Moms and babies respond to childbirth with different stress hormones

stress

A quick internet search reveals that many women rank giving birth as one of the most painful human experiences. Though pain can be hard to quantify objectively, the physiological stress of childbirth is clinically assessed by measuring blood levels of the stress hormone cortisol.

Cortisol is currently used to estimate the stress experienced by both mother and child during the process of giving birth, but recently published PLOS ONE research suggests that a different stress hormone, corticosterone, may be a more accurate way to measure the stress experienced by healthy, full-term babies.

For their study, researchers tested fetal levels of cortisol and corticosterone in 265 samples of umbilical cord blood from healthy deliveries. Though the total levels of cortisol detected were higher than corticosterone levels, fetuses produced the latter at a greater rate in response to the stress of labor and delivery. Newborns secreted more corticosterone when a Caesarian section was performed due to complications during labor than they did after a normal C-section. Fetal corticosterone levels were also higher after passage through the birth canal. These differences were not seen in levels of cortisol production. Based on these data, the authors suggest that the full-term fetus is more likely to secrete corticosterone than cortisol in response to stress and hence, corticosterone may be a more accurate clinical biomarker to assess fetal stress.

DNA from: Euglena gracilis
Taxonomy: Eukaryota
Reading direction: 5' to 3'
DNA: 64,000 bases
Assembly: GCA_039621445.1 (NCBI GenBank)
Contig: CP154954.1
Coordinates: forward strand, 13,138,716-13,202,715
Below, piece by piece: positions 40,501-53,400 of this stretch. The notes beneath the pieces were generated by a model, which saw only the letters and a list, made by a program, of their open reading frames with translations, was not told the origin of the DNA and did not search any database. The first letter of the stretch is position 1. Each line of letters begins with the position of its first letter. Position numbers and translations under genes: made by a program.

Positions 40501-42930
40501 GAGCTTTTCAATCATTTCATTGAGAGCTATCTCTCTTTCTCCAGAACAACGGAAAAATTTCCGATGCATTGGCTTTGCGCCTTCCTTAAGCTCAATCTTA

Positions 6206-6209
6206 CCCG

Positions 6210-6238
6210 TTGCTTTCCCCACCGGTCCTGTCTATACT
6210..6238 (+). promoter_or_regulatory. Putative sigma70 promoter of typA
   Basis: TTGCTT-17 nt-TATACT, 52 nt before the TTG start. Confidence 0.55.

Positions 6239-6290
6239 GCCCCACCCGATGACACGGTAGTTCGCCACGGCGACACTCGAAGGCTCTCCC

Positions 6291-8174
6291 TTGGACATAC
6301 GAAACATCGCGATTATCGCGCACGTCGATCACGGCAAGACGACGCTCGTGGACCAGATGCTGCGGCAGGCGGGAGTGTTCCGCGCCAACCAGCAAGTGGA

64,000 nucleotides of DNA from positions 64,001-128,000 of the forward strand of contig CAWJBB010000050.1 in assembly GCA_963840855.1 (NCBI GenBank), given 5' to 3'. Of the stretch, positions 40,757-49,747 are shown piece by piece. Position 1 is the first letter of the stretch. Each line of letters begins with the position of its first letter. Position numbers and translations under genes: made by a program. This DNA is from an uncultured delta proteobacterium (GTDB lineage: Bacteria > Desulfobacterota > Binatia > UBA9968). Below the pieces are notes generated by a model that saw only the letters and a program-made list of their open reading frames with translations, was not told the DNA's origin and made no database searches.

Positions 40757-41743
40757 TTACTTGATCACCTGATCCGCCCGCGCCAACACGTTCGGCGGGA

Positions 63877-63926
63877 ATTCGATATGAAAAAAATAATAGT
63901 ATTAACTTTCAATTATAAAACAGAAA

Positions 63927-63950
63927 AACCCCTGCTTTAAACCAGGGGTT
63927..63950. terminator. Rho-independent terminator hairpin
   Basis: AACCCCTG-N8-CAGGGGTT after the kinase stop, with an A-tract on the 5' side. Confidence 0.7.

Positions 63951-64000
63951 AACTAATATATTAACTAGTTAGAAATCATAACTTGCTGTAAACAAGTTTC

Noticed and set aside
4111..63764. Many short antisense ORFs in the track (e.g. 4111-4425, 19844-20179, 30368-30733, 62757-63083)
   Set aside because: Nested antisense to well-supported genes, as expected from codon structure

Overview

Corticosterone isn’t unheard of in the adult world, as adults continue to make the hormone throughout our lives, though in a much smaller proportion relative to cortisol. When babies switch to producing more cortisol rather than corticosterone isn’t yet clear, but the developmental changes involved may help track or diagnose adrenal gland functions in newborns.

Citation: Wynne-Edwards KE, Edwards HE, Hancock TM (2013) The Human Fetus Preferentially Secretes Corticosterone, Rather than Cortisol, in Response to Intra-Partum Stressors. PLoS ONE 8(6): e63684. doi:10.1371/journal.pone.0063684

Image: stress by topgold

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